Driving without a license may be charged as a criminal offense in California and if you are convicted, the consequences can be serious.
Fines, fees, and even potential jail time may result. However, there are several valid defenses and, at times, people may be wrongly charged with this offense. Sometimes, people are charged with driving without a license by making an honest mistake, like driving with an out-of-state license for longer than 10 days.
An experienced criminal defense attorney can help you escape the most serious consequences and prevent a criminal record.
The Law Offices of Bryan R. Kazarian have experience with these types of cases and may ensure that a mistake on the road does not jeopardize your rights and freedoms.
The main provision of CA Vehicle Code Section 12500 (“VC 12500”) is as follows:
“A person may not drive a motor vehicle upon a highway, unless the person then holds a valid driver’s license issued under this code, except those persons who are expressly exempted under this code.”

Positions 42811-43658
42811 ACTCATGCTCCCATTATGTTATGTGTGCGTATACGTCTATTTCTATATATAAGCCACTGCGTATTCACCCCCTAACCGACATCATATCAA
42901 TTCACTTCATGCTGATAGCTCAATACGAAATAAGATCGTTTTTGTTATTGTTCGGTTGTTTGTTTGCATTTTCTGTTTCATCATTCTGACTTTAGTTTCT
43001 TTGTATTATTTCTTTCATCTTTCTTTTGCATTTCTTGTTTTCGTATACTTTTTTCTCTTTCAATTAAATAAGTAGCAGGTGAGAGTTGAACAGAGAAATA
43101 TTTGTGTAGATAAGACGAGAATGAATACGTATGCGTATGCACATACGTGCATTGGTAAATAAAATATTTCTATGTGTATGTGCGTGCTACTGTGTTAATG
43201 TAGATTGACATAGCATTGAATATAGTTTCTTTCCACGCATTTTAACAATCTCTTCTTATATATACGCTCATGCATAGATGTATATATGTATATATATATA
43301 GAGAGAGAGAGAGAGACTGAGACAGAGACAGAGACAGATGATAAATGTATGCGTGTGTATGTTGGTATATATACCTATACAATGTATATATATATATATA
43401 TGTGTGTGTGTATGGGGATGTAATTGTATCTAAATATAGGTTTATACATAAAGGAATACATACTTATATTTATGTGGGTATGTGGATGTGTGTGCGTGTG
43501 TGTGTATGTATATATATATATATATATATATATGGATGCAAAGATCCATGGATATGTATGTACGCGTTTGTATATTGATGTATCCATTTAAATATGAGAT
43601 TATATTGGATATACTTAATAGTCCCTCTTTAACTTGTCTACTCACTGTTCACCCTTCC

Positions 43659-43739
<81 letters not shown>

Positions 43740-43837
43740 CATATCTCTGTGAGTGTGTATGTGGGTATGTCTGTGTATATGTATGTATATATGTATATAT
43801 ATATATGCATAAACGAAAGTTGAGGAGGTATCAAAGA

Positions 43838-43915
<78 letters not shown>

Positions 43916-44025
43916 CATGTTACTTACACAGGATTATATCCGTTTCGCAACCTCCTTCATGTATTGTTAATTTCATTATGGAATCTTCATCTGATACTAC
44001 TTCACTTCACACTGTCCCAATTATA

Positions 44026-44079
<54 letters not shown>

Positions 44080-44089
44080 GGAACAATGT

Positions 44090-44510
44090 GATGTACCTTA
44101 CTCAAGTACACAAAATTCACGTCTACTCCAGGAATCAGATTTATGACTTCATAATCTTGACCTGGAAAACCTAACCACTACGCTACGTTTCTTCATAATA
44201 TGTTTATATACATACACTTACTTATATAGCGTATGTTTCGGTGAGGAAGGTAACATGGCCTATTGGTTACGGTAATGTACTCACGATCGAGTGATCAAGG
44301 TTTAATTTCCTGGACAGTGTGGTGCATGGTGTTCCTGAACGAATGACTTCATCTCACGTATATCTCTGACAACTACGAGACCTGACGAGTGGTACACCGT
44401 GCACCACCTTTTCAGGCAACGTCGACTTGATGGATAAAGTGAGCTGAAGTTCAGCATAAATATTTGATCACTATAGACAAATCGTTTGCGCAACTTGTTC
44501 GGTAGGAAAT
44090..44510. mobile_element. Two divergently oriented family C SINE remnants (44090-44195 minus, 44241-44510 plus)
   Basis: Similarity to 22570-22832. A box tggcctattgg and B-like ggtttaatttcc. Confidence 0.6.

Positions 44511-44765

This law applies to people who drive motorcycles, motorized bicycles, and motorized scooters, and also to those who drive on an off-street parking facility. Additionally, VC 12500 also requires that a driver only drives the class of vehicle that they are licensed for.
Every California driver (and those who permanently move to California from another state) must have a valid California driver’s license or face criminal prosecution.
The offense of driving without a license should not be confused with driving on a suspended/revoked license or failing to present a driver’s license.
VC 12500 is typically charged when someone is pulled over by the police for a separate offense and is found to be driving without a valid driver’s license.
This could be due to:
- The failure to renew a driver’s license.
- The driver never obtained a valid driver’s license.
Failure to get a license within 10 days of becoming a California resident (using an out-of-state license).